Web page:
Bell’s message to them: Don’t be.
“If I’ve said it once, I’ve said it a million times to a kid,” Bell said. “Just be patient. Just be patient.
“I (might) think you’re great. But if I offer you right now, so is everybody else. And I don’t want to play that game, because that’s not a game that Iowa typically wins.”
It’s a good reminder that the game of recruiting isn’t staged on a level playing field.
Let’s revisit, one more time, the recruitment of four-star Iowa City West wide receiver Oliver Martin.
Was Iowa trying its best to keep Martin under the radar by holding back an offer? Maybe. But once Martin performed well at The Opening in Chicago, the secret was out. Five Big Ten schools (including Iowa) offered within five days. Michigan and Oregon weren’t far behind. Notre Dame and Ohio State eventually joined the party, too.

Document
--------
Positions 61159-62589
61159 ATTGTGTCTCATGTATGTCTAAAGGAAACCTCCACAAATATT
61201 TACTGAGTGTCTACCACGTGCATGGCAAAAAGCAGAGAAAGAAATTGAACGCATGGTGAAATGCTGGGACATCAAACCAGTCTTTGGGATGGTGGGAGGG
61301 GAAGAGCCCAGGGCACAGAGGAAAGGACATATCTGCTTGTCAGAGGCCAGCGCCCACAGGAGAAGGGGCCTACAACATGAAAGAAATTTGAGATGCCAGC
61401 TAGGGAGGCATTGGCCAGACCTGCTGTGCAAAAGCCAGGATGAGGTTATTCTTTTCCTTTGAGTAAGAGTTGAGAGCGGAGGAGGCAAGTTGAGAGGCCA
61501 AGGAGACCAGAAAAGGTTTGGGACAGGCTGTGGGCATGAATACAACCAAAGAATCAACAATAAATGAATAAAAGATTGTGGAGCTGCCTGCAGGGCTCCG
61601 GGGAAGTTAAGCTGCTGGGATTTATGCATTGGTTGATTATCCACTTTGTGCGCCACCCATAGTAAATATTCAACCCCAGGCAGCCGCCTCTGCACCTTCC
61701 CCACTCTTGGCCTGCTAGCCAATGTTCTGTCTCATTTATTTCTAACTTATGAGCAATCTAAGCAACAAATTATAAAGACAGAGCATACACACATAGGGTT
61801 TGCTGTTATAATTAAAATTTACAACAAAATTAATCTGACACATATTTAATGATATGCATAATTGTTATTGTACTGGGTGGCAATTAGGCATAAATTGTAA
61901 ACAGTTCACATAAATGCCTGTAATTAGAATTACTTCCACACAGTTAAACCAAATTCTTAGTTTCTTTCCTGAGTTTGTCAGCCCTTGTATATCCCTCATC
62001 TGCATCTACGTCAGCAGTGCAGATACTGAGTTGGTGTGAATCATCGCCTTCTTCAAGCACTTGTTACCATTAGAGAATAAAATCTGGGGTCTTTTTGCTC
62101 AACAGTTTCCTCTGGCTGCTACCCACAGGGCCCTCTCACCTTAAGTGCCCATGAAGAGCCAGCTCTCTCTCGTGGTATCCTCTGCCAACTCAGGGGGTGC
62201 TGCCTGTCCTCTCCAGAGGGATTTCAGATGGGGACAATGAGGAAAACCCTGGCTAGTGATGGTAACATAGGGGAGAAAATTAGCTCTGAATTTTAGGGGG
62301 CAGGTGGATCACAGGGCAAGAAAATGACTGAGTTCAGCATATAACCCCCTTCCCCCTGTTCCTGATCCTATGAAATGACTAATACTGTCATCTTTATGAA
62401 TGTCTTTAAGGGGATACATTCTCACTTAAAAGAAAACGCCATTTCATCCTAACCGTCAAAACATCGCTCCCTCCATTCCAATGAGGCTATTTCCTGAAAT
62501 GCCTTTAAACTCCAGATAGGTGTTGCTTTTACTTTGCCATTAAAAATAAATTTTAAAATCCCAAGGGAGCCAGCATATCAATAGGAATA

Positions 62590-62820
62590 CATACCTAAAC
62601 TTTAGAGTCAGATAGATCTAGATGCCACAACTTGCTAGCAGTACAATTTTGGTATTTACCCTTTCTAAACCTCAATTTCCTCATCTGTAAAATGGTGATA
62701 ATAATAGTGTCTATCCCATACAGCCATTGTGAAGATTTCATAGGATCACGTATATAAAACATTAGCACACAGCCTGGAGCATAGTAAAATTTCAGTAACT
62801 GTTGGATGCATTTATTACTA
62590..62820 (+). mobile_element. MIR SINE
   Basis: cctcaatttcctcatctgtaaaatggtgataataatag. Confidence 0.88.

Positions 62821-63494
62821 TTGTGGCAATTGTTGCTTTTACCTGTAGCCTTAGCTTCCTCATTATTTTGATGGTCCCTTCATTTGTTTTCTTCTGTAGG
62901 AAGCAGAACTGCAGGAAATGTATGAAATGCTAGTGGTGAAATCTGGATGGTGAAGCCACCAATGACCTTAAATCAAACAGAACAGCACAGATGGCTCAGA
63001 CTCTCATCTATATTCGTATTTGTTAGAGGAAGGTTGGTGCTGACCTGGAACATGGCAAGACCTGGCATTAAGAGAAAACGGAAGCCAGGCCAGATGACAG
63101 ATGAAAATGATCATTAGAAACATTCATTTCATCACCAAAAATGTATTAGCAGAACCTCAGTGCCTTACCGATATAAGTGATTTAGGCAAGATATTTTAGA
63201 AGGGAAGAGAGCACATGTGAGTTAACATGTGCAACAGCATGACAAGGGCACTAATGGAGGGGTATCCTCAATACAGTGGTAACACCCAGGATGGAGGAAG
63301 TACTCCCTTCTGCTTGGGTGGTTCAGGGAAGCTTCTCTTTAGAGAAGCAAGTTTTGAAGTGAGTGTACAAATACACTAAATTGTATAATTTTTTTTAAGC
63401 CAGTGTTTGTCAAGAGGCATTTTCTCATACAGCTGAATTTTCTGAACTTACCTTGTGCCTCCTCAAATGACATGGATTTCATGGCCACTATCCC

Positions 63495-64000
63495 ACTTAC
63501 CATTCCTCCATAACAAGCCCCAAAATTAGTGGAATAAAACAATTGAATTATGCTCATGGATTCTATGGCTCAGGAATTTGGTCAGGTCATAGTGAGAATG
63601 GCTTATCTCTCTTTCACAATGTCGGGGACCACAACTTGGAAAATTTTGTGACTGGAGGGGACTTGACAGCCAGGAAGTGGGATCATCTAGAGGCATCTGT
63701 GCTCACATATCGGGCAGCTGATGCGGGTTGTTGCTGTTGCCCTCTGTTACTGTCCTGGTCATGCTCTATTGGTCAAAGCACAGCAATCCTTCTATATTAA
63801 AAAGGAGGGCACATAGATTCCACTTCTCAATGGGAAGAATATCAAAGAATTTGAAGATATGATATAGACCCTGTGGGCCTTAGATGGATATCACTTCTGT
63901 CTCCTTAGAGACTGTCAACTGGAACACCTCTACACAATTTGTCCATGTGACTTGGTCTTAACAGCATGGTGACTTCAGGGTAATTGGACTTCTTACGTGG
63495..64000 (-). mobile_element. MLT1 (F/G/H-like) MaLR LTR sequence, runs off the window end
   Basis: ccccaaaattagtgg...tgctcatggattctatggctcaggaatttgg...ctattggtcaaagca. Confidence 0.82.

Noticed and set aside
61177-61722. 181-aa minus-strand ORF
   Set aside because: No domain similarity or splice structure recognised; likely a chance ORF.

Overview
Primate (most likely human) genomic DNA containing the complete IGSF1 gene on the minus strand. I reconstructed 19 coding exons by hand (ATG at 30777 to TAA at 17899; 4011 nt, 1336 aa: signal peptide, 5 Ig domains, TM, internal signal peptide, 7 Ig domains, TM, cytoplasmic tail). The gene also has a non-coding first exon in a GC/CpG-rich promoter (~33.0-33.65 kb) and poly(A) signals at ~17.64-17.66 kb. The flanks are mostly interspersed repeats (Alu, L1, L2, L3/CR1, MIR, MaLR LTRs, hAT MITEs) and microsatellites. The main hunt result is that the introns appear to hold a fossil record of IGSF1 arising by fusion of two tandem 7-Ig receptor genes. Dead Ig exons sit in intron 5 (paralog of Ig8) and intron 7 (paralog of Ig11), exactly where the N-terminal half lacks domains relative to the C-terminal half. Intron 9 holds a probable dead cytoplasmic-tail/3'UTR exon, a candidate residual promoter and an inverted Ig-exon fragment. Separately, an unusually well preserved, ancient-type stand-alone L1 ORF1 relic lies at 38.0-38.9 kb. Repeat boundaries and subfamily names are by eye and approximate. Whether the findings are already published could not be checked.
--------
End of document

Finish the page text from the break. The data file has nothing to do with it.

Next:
With so many players at the table, pocket 10s don’t look too good. And Michigan raked in all the chips.
It’s why next recruiting cycle, I’m going to try to remember — and hopefully others will, too — that a school waiting to offer a prospect doesn’t mean he’s a fallback or that he’s even accurately rated a two- or three-star player.
Patience can prove to be a winning strategy, for both school and prospect.
“You can get some good football players that way,” Bell said. “But the kid’s got to have a good head on his shoulders.”
Hawkeyes columnist Chad Leistikow has covered sports for 22 years with The Des Moines Register, USA TODAY and Iowa City Press-Citizen. Follow @ChadLeistikow on Twitter.